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The Universal Language of Mom

Each day of this trip so far I have been struck by the fact that a mom is a mom is a mom. I am meeting so many mothers and after every interaction I keep thinking “she’s just like me.” I know this may seem like an obvious fact, but I sometimes forget. And when I forget, I stop caring about how other mom’s live around the world. I get caught up in my own mommyhood- complaining about having to load and unload my dishwasher, fold another pile of laundry and run errands all over town with my kids in tow. Mostly, I just get caught up in myself.

This morning I sat in a room with a group of moms who, with World Visions help, have learned a skill that has allowed them to earn an income for their family. Many of them were single moms without any resources until World Vision stepped in. They have been able to secure micro-loans and start businesses that will provide for their families for years. The sense of pride in these woman’s faces was astounding. They had their dignity restored.

One of the woman was asked, “How do you balance being a mom with your kids at home and growing your business?” A perfect question from a group of mommy bloggers trying to do this themselves. They responded:

“I try and work while they are napping”

“I put them in front of the TV with some crackers so I can work.”

“I try and work, but sometimes my kids come grab the scissors and I find them cutting up my fabric.”

“When my husband comes home, I tell him he has to make dinner so I can work.” (my personal favorite)

We all laughed and gave each other that look that moms give. The one that says, I know exactly what you are talking about. It didn’t matter that we didn’t speak the same language. We KNEW. And once again I was struck that we were all the same.

photo courtesy of Andrea at Mommy Snacks

Except not really. I don’t HAVE to work because my husband has left me and I am raising 4 children in the slums of a third world country. I have never even remotely worried about how I was going to put food on the table. I have a master’s degree and many skills I could use to earn an income. They barely even have an education.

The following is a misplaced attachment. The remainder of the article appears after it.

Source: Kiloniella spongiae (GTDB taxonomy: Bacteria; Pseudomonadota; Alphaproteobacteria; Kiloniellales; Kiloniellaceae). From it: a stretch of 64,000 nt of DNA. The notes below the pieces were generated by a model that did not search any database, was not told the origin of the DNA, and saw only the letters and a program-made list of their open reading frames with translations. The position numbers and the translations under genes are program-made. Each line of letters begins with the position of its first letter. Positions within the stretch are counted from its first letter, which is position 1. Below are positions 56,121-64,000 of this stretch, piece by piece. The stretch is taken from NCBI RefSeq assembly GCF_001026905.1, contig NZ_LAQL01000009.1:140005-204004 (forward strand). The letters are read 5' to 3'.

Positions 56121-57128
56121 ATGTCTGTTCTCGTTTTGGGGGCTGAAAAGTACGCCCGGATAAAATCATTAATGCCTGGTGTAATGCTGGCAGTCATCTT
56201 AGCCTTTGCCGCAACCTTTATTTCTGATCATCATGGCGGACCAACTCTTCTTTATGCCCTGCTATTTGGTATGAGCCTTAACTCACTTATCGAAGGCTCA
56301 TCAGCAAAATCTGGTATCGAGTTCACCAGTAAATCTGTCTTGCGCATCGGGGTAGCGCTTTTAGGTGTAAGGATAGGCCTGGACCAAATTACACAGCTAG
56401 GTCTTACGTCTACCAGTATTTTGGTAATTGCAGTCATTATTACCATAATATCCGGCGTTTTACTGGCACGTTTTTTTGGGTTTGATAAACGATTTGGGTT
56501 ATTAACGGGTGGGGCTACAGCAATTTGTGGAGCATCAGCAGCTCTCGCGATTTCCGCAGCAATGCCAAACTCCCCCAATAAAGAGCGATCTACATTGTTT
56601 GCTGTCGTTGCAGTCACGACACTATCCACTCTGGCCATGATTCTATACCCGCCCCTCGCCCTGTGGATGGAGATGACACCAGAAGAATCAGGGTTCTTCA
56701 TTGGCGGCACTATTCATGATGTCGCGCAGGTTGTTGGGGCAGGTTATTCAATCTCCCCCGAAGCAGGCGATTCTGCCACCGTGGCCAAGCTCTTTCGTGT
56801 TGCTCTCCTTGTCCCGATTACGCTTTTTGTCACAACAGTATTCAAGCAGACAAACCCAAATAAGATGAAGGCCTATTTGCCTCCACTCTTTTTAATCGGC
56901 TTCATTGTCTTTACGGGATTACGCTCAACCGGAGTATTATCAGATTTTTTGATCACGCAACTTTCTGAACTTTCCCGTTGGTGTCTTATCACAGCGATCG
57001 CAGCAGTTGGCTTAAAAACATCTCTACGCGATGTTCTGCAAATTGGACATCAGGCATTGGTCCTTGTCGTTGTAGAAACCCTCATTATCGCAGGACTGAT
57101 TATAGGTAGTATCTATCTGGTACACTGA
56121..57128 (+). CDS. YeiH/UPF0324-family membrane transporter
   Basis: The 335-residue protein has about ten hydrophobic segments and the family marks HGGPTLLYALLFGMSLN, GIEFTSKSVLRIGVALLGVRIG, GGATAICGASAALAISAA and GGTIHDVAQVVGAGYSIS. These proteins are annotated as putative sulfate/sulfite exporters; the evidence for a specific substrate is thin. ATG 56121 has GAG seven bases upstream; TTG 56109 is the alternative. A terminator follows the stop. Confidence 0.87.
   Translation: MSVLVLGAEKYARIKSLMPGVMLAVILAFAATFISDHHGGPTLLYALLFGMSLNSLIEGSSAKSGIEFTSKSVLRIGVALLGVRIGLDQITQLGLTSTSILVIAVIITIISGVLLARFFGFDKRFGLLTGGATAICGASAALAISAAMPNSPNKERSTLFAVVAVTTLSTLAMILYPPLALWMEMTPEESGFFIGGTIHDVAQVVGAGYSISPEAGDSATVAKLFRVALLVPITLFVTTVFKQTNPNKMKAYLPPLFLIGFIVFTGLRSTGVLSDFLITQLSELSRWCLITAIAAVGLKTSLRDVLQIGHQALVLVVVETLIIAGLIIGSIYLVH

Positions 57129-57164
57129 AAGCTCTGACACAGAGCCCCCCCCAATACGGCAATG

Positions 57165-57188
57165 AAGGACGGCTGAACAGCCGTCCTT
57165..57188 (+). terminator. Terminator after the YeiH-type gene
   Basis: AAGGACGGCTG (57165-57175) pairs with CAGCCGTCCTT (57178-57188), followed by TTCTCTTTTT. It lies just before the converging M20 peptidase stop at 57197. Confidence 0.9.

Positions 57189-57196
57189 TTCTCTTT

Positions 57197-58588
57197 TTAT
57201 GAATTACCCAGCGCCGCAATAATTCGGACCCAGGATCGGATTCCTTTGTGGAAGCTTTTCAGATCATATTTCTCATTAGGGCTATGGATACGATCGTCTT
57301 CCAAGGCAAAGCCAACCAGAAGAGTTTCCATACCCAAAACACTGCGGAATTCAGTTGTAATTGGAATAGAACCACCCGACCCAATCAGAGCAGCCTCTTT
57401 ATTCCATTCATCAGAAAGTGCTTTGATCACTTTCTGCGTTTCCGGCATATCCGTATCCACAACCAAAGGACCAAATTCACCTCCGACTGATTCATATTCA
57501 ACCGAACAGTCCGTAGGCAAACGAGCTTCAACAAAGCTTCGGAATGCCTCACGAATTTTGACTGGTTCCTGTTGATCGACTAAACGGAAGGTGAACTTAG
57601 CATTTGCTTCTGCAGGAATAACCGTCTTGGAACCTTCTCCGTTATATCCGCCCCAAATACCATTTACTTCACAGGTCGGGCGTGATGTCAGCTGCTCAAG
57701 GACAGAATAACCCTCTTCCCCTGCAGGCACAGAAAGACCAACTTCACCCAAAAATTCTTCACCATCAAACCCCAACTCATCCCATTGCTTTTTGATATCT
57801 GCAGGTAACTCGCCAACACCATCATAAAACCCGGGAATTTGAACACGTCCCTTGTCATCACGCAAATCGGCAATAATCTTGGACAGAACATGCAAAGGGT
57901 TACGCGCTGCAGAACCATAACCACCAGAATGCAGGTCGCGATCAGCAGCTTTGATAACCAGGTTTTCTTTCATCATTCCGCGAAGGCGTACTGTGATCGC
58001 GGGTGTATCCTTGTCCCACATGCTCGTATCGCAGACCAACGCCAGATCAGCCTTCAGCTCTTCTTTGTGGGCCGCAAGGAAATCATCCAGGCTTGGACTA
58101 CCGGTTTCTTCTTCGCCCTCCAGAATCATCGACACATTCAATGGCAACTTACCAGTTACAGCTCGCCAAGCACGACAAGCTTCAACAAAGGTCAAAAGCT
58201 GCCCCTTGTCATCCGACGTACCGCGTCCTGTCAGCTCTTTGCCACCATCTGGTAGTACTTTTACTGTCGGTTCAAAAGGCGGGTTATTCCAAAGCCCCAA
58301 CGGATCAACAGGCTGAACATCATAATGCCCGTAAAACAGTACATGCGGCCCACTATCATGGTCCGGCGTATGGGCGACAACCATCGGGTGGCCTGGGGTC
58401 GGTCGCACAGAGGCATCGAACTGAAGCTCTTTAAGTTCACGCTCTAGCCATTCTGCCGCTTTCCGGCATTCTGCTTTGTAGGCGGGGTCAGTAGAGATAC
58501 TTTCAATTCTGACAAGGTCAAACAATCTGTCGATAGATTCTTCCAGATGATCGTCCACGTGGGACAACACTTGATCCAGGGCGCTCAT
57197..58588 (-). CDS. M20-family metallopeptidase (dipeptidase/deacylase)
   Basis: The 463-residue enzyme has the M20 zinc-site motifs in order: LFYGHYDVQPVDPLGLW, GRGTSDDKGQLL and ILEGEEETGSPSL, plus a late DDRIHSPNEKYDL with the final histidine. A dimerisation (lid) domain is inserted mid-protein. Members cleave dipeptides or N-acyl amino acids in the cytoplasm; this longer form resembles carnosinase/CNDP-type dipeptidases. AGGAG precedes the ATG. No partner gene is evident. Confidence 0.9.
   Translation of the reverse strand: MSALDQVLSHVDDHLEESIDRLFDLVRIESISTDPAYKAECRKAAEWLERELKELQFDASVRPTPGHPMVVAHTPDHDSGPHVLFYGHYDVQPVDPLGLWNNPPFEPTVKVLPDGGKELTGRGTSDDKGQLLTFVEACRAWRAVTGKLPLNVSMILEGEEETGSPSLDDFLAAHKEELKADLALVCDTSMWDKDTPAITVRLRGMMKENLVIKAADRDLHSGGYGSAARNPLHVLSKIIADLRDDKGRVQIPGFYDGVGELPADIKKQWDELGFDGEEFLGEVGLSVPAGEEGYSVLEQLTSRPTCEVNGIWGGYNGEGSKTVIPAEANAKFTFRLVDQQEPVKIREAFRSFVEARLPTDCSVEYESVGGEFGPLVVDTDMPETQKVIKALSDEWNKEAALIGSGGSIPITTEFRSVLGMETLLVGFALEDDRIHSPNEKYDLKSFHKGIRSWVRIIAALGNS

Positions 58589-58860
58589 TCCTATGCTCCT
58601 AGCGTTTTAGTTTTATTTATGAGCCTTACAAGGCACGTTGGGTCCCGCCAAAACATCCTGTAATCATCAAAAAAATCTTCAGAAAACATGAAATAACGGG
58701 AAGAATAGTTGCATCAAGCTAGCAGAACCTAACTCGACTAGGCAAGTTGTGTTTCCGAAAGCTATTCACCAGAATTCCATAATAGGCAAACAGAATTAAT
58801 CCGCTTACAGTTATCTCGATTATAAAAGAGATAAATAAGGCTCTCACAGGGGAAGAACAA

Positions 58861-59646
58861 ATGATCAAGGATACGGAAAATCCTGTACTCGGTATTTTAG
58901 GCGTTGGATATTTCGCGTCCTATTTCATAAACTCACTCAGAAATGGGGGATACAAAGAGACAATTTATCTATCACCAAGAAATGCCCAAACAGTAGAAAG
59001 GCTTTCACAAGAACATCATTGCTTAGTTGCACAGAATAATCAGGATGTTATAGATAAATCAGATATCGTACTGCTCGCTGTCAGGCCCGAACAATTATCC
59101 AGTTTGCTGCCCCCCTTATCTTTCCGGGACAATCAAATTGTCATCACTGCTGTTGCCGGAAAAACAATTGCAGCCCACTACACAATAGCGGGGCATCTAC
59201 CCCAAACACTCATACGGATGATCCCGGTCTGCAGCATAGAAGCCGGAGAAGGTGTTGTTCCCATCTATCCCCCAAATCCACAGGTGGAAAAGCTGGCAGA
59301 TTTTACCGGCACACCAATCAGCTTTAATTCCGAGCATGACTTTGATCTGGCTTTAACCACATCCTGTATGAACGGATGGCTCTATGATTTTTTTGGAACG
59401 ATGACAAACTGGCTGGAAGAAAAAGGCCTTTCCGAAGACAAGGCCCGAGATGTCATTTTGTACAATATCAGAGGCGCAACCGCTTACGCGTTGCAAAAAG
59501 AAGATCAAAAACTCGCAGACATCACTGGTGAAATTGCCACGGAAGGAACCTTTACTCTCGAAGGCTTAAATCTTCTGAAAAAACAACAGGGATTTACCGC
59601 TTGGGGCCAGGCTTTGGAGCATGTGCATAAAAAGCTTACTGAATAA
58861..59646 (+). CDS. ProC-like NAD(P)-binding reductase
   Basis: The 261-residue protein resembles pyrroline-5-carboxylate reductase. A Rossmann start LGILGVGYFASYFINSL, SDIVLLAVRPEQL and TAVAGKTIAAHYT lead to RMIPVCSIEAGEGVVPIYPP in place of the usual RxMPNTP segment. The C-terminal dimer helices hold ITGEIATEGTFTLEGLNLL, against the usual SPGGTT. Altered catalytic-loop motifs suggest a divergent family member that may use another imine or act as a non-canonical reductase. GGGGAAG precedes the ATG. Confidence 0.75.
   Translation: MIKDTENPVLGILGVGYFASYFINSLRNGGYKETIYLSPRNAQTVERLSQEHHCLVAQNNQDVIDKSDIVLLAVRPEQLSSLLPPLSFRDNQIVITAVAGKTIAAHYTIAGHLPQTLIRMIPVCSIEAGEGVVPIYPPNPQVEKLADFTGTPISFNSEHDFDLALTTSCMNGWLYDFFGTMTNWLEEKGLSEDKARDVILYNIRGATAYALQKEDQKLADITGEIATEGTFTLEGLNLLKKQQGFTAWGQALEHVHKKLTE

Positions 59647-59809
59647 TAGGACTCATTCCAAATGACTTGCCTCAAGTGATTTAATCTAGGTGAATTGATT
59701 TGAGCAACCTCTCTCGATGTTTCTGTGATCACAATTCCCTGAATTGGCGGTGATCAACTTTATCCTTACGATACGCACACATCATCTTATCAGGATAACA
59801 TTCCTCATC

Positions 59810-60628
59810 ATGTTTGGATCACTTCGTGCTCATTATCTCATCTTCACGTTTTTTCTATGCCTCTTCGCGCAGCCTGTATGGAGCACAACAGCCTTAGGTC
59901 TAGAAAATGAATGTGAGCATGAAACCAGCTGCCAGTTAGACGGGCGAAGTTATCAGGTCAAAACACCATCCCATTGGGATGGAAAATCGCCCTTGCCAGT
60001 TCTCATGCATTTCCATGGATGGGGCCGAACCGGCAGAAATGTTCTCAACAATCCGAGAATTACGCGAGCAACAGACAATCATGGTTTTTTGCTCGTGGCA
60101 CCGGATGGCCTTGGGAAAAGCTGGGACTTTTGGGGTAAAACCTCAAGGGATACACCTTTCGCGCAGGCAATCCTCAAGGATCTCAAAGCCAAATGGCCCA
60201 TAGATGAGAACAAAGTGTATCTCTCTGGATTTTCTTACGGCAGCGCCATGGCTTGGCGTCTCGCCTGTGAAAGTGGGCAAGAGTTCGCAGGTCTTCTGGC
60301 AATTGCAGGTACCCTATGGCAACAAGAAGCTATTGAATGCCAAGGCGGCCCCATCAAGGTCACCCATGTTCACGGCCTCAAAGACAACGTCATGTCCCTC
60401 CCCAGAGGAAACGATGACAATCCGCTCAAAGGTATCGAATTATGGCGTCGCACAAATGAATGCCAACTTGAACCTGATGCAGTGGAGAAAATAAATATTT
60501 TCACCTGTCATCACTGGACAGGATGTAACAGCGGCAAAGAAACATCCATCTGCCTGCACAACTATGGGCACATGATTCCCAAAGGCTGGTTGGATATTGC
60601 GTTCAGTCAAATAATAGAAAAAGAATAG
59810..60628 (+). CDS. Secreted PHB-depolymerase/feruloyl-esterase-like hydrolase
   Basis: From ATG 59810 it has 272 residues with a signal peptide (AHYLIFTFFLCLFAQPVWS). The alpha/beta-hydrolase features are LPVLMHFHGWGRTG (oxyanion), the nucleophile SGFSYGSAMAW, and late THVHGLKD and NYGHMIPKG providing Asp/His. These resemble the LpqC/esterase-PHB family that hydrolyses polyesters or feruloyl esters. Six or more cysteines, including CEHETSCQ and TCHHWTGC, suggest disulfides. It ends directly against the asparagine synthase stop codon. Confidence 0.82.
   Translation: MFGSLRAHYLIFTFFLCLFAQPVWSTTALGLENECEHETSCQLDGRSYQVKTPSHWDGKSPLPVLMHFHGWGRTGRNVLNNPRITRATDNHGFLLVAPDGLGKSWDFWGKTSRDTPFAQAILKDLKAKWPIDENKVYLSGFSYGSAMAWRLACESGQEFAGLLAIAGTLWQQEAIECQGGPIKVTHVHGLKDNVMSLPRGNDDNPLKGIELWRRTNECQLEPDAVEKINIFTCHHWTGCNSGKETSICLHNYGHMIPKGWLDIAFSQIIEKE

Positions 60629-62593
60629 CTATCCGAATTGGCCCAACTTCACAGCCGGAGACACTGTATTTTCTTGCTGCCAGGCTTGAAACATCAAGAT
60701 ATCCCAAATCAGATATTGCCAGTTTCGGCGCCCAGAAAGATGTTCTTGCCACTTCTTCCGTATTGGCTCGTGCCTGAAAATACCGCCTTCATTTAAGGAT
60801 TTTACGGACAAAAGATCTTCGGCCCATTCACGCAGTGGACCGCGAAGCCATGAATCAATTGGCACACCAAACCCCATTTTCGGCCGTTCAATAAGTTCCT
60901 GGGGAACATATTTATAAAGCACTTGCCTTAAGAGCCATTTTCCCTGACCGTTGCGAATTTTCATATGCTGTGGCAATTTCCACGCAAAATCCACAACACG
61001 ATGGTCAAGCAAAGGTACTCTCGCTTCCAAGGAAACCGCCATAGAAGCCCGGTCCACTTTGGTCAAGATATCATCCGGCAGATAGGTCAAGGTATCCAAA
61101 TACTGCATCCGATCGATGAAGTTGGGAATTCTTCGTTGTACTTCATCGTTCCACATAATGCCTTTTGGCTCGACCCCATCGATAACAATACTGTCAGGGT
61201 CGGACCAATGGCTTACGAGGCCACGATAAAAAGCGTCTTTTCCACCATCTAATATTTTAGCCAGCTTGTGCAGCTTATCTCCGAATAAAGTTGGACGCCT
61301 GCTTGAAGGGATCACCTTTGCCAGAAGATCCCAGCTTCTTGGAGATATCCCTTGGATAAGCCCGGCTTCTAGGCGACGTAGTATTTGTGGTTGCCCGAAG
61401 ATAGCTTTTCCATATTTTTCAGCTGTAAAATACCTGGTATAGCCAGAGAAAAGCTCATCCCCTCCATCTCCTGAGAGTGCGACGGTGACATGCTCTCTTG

As moms, we want so much to raise our kids and raise them well. We want to provide a safe and loving home. These moms want the exact same thing. But they honestly can’t do it without World Vision’s help. And World Vision can’t do it without your help. Won’t you consider sponsoring a child today?

Comments

  1. Wouldn’t it be SOMETHING to see these women selling those beautiful hand made items on Etsy?

    Just thinking…giving a mom a laptop is like teaching a man to fish….

    Beautiful post – keep ’em coming!
    .-= Maranne@Writer-Mommy´s last blog ..What Do You Want for Mother’s Day? =-.

  2. I know World Vision is big on the whole child sponsorship thing . . . but can people contribute directly to women’s groups like the one you visited?
    .-= Wendy (The Local Cook)´s last blog ..Rhubarb Muffins =-.

  3. That’s amazing. Isn’t it awesome to be able to relate in such a tangible way? I can’t wait to read more about your trip.

  4. It’s amazing that those mom’s responses were so similar to what we moms would say. But you’re right, there is truly a world of difference between their reality and ours. I already sponsor a child through Compassion, but I think it’s awesome what you are doing.
    .-= Esther (WellnessMom)´s last blog ..Ups and Downs =-.

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